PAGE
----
The value of corporate reporting

by Stratton Craig

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According to a recent ACCA (the Association of Chartered Certified Accountants) survey, the value of corporate reports is stifled by confusion over their different audiences, complexity and a lack of timeliness.

Although the survey suggests that the importance of Annual Reports has not diminished in the eyes of investors and stakeholders, and that they have in fact become more important, it also finds that reports could be much better than they currently are.

ACCA key findings
The ACCA report – Re-assessing the value of corporate reporting – surveyed 500 corporate reporting stakeholders throughout the UK, US and Canada, finding that:
– 50% of respondents agreed that the annual report is the primary source of information about a company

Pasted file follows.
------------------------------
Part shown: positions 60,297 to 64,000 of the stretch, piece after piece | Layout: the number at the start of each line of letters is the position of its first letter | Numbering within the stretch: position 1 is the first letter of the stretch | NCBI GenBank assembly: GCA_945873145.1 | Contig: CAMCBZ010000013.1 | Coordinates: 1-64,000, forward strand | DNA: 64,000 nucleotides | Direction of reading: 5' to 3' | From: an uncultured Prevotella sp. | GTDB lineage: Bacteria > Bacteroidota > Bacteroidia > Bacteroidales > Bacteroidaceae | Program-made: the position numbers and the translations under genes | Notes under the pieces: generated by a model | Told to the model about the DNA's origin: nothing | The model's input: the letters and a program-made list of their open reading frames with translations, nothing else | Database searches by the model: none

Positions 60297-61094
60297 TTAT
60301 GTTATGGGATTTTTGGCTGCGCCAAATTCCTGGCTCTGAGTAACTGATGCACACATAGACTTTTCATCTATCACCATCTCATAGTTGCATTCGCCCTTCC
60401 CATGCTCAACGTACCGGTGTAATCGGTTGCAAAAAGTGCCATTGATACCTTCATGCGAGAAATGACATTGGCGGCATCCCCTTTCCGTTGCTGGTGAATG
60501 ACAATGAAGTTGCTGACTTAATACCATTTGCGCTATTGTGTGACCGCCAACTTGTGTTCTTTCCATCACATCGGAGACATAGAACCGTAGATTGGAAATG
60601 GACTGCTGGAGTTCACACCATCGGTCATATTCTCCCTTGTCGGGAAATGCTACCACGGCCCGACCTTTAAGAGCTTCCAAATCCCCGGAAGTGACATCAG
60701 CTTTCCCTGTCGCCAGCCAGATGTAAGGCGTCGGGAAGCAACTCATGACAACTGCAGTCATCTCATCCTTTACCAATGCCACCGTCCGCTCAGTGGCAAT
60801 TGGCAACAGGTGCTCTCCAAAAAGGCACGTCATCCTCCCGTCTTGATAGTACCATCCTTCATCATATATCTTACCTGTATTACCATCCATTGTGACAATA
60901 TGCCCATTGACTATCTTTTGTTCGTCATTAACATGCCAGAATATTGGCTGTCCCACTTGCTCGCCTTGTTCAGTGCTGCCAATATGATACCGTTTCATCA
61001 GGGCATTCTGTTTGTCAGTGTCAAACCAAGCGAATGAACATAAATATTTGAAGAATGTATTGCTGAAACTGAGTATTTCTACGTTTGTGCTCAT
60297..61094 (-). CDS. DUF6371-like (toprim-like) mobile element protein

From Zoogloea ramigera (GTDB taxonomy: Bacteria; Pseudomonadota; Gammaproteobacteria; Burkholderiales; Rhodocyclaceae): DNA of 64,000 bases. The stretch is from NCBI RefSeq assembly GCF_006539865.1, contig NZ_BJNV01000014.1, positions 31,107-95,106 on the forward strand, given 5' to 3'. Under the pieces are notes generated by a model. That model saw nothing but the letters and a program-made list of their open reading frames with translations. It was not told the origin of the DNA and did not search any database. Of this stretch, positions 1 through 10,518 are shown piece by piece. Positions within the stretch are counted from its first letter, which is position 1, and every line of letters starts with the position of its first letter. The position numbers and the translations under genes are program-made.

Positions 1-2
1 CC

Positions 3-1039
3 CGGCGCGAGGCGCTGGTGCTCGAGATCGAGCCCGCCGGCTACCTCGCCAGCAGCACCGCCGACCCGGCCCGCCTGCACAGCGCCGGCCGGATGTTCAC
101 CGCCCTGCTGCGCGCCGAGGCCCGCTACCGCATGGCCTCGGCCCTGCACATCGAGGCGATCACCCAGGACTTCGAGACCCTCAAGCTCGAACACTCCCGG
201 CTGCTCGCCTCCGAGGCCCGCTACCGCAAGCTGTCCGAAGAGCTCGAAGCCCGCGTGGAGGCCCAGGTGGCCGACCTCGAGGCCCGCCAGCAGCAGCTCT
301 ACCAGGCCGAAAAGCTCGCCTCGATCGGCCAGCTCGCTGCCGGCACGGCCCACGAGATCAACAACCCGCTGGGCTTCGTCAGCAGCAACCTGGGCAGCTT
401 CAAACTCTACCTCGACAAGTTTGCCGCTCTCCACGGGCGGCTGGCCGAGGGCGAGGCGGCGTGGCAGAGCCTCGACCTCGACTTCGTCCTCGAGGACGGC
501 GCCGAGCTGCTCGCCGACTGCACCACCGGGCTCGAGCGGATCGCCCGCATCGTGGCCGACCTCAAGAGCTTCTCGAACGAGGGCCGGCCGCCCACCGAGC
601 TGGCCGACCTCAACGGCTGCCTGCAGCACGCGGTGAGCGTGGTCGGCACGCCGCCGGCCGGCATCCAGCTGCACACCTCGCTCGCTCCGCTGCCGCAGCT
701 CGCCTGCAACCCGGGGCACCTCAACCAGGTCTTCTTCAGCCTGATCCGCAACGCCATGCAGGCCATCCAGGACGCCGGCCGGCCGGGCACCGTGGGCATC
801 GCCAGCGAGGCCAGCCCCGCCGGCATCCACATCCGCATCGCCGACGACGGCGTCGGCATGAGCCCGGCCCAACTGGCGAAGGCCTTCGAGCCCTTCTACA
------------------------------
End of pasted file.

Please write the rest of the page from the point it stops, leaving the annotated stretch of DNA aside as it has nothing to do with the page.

– 47% of respondents said reports are too long
– 48% felt too much promotional material is creeping into content, with 40% suggesting reports are too general in purpose
– 35% agreed that reports are too complex (68% blamed reporting standards for this, and 61% blamed legal requirements)

As the ACCA conclude, reports need to be simplified, more forward-looking and evidently risk aware. The survey’s results also suggest reports need to be written with investors in mind. The findings, particularly the latter, are understandable – financial performance is so high on the agenda in these tough economic times but social and environmental information should not be forgotten. ACCA’s head of policy, Ian Welch, suggests that integrated reporting could be a way of reviving the value of social and environmental information, and we'd most definitely agree.

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